Wow. Just wow. I’ve been waiting for the chance to get hold of one of these for some time and now I’ve got one in hand I’m thoroughly in love. And it’s in keeping with my recent tales of models from South America. This is the 1972 Chevrolet Opala SS from BR Classics.
Built by General Motors do Brasil (GM’s subsidiary in South America) the Opala debuted at the Sao Paulo motor show in November 1968. The Opala was styled locally in Brazil but utilised a platform shared with the Opel Rekord C and Holden Commodore A and engines sourced from GM’s North American models. A 153cu (2.5 litre) inline-four from the first generation Chevy II/Nova and a 230cu (3.8 litre) inline-six from the 1963 Impala were the two engine choices available at launch and for the first three years the Opala was only offered as a 4-door in two trims: basic or “Luxo”. By 1971 the SS model arrived and the 3.8 litre had been reworked and enlarged to 250cu/4.1 litres.
The SS offered 170bhp and a top speed of 108mph which may not sound Earth shattering, but this is from an era where the standard car of choice in Brazil was the Volkswagen Beetle. The 2.5 and 3.8 blocks had proved incredibly strong engines and the 4.1 was no exception. The Opala SS became a popular fixture in motorsport and also a highly popular car for tuning, with drag racers in particular enjoying the huge amounts of power they could unlock from the 250cu. Even in the modern era the Opala is still a common sight on Brazilian drag strips with some turbocharged examples putting out 1000bhp+. Other models in the Opala range included the station wagon “Caravan” model that arrived in 1975 and the “Comodoro” and “Diplomata” luxury versions arriving in 1970 and 1979 respectively. Major facelifts came in 1980 and 1988 and production of all Opalas ended in 1992 when the model was replaced by the Chevrolet Omega.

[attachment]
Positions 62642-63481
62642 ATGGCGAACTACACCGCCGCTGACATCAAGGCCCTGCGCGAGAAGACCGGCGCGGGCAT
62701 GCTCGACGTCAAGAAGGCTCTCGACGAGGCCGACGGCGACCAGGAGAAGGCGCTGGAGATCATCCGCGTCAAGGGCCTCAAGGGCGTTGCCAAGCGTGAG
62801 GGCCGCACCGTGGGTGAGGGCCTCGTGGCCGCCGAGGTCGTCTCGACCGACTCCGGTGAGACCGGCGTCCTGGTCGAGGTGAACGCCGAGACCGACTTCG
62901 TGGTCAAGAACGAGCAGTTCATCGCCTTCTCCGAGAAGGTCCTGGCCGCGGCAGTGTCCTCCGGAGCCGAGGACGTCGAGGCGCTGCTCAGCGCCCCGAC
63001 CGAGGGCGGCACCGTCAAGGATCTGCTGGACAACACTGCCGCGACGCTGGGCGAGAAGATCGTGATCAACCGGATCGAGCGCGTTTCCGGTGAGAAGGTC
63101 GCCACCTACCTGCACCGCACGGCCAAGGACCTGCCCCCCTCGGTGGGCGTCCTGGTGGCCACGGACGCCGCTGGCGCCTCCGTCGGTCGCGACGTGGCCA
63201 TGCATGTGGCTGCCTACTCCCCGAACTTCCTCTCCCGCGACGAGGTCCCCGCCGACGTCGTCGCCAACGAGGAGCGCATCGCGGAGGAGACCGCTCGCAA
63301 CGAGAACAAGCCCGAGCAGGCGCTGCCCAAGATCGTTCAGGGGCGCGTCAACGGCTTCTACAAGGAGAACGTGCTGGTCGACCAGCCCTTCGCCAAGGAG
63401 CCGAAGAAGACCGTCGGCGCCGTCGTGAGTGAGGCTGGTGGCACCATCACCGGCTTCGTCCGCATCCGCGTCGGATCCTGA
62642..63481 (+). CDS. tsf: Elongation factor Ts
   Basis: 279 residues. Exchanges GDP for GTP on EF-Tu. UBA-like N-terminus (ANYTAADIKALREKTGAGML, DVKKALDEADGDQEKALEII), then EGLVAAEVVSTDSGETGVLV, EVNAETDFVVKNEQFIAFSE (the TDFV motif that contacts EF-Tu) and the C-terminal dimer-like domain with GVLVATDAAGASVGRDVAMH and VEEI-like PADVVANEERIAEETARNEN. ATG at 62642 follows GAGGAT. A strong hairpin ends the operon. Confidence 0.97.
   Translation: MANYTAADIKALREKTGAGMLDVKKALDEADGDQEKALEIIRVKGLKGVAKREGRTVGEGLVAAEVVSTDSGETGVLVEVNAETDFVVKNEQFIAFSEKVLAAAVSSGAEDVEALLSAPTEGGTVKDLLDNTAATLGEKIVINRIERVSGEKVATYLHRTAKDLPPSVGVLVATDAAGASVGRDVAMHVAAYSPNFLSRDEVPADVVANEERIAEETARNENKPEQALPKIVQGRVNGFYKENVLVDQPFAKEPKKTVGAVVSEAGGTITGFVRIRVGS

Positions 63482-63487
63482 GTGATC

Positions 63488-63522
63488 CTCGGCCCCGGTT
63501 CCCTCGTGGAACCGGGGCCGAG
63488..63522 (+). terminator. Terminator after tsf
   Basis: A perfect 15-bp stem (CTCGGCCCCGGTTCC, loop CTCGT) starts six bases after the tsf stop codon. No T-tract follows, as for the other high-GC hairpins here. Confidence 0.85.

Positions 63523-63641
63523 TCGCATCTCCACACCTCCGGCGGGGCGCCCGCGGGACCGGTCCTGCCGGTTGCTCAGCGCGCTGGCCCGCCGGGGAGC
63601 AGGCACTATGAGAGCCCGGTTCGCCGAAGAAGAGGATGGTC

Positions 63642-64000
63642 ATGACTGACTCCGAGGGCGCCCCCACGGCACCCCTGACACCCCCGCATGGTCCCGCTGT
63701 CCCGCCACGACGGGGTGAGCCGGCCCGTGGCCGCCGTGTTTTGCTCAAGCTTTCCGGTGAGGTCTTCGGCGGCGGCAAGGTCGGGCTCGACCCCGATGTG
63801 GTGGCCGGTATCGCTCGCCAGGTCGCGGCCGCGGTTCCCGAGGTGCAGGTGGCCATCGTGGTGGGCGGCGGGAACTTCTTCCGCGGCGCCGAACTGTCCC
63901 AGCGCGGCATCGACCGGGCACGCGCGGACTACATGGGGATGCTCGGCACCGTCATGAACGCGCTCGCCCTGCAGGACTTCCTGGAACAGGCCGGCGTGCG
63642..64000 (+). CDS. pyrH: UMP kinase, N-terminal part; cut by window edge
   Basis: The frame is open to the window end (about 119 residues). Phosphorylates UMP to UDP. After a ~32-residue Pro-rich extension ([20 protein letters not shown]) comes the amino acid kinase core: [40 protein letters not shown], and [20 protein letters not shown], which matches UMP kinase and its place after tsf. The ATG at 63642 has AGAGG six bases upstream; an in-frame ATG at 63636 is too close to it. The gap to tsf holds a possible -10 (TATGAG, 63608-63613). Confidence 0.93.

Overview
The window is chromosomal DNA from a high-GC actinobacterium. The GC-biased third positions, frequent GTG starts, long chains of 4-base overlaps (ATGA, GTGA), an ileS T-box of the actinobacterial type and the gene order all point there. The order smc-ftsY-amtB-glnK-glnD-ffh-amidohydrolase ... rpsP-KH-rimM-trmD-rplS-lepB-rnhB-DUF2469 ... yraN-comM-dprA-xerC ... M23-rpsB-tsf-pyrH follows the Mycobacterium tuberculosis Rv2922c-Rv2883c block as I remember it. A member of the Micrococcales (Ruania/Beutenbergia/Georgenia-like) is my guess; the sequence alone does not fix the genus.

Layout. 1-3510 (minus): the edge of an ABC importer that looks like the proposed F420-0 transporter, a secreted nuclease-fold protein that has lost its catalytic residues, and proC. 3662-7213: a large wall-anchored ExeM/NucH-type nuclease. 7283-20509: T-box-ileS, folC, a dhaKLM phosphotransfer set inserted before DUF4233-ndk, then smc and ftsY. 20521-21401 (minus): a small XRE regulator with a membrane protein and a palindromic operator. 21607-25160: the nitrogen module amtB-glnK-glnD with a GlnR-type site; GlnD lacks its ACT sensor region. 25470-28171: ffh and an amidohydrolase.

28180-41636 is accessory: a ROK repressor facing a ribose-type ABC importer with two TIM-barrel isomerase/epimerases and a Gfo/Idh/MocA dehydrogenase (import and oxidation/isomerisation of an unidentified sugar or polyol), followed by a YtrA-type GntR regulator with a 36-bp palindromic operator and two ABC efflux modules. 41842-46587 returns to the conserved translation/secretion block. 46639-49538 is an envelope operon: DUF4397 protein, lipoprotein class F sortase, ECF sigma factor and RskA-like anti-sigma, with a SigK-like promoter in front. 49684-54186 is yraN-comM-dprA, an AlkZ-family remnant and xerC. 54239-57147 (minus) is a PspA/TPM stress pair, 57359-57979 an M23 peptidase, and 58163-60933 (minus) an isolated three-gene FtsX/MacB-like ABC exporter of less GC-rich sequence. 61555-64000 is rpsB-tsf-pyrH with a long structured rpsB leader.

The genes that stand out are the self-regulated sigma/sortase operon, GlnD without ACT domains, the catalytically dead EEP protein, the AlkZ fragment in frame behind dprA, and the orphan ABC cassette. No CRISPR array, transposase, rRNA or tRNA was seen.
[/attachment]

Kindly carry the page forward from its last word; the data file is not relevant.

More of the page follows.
Regardless of trim or model, the Opala is engrained in automotive culture in Brazil. Over one million were sold and it remains a very important car nationally.
But there aren’t many Opalas in diecast, certainly not in 1:64 scale. 1:43 Ixo/Salvat cars are available easily, but if you’re collecting habits are in 3-inch land then there are only two brands that can help. One of those brands is Hot Wheels, who replicated the Opala between 2012 and 2017, with the Phil Riehlman design sold on the pegs as the Chevrolet SS. A 2017 multipack exclusive is part of my hoard but is not exactly my favourite colour scheme for it; that honour goes to the 2012 debut casting in green. What it is in my hoard for is as a base for a custom which by the time this article is published will be well under way.
The proportions are a very good but are spoiled by the overblown rear tyres which are far too big. But the Hot Wheels SS was a great model and surprisingly almost exactly 1:64, and is only a hair’s breadth longer and wider than the BR Classics car.
But since the last examples vanished from the Hot Wheels line up there has been no Opala in small scale. That was until the arrival of BR Classics. I’ve been aware of this brand for a couple of years but haven’t been able to acquire one of their models until now, when they are on their third series! But man it’s been worth the wait.
It’s a stunning model, beautifully proportioned and bang on 1:64 scale. There are two variants of the SS in BR’s third series; a Blue 1974 model and this 1972 version finished in “Laranja Boreal”.
It’s a fantastic shade for the Opala and looks great offset with the matt black stripes.
It rolls perfectly on treaded rubber tyres and the detail is all there: sharp decals, clear plastic head and taillights, door locks and chrome parts picked out, a set of windscreen wipers and an accurate exhaust backbox.
I love these unique diecasts especially when they are executed so well. With the end of year fast approaching, so too are the Lamley Awards. This is definitely not the last you’ll be seeing of this thing.